Successful Academic Writing: Paragraphs
What is a Paragraph?:
- A number of sentences focusing on one main midea.
- Physically easily to identify.
- Backed with sustained evidence and examples.
- Writing structured Paragraphs must have:
- The Format Style
- Correct Punctuation.
- A distinct section in a piece of writing.
- A number of related sentences.
- One main idea - single focus.
- Cohesion: well organised
Parts of a Paragraph: English Academic Writing:
- Topic Sentence: Introduce the subject
- Body: Supported with arguments by:
- Importance: degree
- Chronologically: order of events
- Closing sentence: remind the audience:
- Keep your audience thinking
Types of Paragraphs:
- By listing: Introduction+developer+modulator+terminator
- By examples: Introduction+example+example
- By comparison:
- By contrast
- By definition:
Genres of Paragraphs:
- Fiction or non-fiction:
- Narrative: Used to tell a sequence of events
- Descriptive: to describe a scene
- Expository: To provide information
- Persuasive: To convince others about something
Qualities of Successful Paragraphs:
- Topic sentence: states the main idea
- Topic sentence: Deconstruction:
- Topic: Subject of the paragraph
- Controlling Idea: specific comment about the subject based on “Wh questions”: Who? What? Where? When? Why?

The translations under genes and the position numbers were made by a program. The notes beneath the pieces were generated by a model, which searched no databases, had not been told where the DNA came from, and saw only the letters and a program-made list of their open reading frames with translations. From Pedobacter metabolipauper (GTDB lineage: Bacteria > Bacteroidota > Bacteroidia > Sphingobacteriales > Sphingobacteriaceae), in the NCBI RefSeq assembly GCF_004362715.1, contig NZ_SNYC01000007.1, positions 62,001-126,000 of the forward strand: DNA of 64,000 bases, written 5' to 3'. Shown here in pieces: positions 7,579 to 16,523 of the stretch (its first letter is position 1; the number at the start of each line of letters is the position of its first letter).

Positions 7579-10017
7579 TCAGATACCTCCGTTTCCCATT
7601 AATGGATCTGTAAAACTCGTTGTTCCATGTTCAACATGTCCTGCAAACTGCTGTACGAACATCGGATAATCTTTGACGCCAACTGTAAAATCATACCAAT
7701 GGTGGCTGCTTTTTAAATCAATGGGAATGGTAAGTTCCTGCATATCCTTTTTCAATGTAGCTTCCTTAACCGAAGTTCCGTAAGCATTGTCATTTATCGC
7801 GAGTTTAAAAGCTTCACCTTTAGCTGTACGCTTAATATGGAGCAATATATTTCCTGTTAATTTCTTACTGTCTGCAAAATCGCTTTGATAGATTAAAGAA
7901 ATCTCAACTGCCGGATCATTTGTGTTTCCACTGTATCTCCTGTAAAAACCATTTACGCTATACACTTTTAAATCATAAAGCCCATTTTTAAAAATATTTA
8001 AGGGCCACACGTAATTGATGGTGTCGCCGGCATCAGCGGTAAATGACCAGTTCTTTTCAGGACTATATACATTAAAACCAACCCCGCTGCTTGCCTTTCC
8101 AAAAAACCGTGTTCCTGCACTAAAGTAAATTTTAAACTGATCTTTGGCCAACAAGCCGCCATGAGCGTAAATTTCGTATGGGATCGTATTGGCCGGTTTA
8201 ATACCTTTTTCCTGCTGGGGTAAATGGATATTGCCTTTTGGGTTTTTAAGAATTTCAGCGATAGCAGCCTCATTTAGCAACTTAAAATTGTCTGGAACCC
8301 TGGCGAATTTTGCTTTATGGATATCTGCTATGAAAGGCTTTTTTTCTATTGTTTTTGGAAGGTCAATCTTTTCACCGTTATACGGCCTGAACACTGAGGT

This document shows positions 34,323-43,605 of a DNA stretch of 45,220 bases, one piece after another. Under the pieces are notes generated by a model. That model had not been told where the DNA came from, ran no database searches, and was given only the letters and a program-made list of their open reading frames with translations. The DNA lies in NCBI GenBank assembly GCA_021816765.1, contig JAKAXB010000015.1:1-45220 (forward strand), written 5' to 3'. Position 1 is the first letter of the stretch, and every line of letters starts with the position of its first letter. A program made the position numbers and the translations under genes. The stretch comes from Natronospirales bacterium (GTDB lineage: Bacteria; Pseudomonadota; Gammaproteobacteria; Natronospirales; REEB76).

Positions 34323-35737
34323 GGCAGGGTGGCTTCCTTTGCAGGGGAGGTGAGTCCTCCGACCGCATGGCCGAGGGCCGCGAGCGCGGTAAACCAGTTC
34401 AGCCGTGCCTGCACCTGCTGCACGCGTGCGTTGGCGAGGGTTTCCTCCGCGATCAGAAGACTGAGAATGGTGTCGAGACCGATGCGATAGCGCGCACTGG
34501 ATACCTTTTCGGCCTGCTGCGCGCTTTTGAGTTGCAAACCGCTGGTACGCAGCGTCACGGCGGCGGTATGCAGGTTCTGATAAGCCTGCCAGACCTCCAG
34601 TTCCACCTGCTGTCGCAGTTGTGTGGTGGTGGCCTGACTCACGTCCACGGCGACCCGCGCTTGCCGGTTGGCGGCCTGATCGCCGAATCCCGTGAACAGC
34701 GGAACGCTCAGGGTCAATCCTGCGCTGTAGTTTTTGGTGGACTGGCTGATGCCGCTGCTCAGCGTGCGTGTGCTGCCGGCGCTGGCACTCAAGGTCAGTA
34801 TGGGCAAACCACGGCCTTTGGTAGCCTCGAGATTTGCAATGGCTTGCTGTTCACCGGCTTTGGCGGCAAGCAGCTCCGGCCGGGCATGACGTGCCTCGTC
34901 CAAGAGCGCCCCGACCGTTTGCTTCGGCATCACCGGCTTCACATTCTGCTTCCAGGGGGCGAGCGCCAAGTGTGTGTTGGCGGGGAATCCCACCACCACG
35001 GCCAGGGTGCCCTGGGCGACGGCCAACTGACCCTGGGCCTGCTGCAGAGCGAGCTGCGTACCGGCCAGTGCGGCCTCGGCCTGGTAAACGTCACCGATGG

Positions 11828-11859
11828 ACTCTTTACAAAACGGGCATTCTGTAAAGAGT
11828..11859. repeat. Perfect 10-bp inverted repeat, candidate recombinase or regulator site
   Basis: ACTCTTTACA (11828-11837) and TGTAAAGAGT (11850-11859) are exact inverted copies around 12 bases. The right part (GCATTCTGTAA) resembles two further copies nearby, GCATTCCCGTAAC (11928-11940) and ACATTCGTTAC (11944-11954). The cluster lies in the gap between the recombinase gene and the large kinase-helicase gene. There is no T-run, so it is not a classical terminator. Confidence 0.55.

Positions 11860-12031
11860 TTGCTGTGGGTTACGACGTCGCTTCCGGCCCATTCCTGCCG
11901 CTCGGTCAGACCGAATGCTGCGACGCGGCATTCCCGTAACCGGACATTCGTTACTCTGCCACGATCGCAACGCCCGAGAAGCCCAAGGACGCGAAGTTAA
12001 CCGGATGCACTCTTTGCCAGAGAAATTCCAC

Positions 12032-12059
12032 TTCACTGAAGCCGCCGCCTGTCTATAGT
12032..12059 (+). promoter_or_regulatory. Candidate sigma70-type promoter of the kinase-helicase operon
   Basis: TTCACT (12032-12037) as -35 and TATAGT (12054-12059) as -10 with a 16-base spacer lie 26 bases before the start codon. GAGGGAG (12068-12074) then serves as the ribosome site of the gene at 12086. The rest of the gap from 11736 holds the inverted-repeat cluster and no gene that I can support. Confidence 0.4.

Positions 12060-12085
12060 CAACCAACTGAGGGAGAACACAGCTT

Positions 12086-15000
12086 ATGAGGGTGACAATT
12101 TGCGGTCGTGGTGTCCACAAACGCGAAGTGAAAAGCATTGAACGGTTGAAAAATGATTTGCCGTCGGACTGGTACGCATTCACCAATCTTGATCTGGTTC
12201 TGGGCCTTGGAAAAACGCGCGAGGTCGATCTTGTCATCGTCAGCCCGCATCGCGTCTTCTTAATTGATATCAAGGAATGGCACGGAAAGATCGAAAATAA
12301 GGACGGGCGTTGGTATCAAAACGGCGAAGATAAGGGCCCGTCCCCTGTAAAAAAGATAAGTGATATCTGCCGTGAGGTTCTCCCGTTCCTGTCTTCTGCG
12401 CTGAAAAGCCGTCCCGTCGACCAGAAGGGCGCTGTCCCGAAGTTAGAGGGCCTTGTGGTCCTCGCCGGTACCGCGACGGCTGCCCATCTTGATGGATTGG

Position of the Topic Sentence:
- Start the paragraph with the topic sentence:Helps the reader to identify the topic
- To be creative: The Topic sentence can be elsewhere in the paragraph.
- Coherence: How all the sentences fit together: Logical bridges from one sentence to the other.
- Repetition of key words
- Use synonyms
- Use pronouns
- Use transition words
Development: Supporting evidences
- Examples of the topics
Parts of a Paragraph/ T E E Rule: T.S. + Explanation + Evidence:
- Topic Sentence: What?: Gold, a precious metal, is prized for 3 important characteristics
- Evidence: How?:
- Roman Coins
- Space Techno
Differences between Introduction and Conclusion:
- State the topic of assignment and comment on its importance
- State the Main Argument
- Specify How you intend to answer the question
- Summarise the main points
- State main conclusions
- Satisfy the reader
- Give something the reader to think about
- DO NOT end with a quotation
- DO NOT introduce new material
- DO NOT end with a generalisation
Parts of a Paragraph:
AlexESLvid (2009). Parts of a Paragraph. [ONLINE] Retrived from: http://www.youtube.com/watch?feature=player_embedded&v=cCuExRE6N-4#!. [Last Accessed 30 May 2013].
Cage, K. (2012). Writing a Paragraph. Retrived from: http://www.massey.ac.nz/massey/fms/Student%20services/Student%20Learning%20Development%20Service/Documents/Albany/Brochures/Assignment%20Writing/Writing%20a%20paragraph.pdf. [Last Accessed 31 May 2013].
Fos, María SoledadMoyano, Federico E.